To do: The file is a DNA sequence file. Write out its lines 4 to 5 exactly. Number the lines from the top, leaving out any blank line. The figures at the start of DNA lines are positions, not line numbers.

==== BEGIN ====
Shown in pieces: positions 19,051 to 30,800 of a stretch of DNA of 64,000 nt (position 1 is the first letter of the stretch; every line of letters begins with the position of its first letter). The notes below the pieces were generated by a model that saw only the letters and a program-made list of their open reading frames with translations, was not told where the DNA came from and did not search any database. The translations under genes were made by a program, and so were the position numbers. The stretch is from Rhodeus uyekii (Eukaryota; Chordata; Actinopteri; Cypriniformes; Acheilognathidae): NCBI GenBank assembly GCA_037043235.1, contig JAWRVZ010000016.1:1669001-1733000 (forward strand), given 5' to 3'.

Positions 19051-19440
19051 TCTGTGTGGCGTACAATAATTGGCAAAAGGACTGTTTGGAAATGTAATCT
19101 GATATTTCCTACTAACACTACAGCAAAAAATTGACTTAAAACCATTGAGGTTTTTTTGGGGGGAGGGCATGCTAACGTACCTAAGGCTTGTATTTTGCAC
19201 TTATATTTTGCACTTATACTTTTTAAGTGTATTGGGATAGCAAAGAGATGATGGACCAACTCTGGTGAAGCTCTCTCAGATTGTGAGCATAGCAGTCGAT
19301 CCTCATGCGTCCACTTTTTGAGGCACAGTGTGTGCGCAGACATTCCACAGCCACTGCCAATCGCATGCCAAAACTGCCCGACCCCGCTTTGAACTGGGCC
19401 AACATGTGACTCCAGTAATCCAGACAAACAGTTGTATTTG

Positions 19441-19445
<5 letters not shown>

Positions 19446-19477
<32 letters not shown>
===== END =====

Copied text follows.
19101 GATATTTCCTACTAACACTACAGCAAAAAATTGACTTAAAACCATTGAGGTTTTTTTGGGGGGAGGGCATGCTAACGTACCTAAGGCTTGTATTTTGCAC
19201 TTATATTTTGCACTTATACTTTTTAAGTGTATTGGGATAGCAAAGAGATGATGGACCAACTCTGGTGAAGCTCTCTCAGATTGTGAGCATAGCAGTCGAT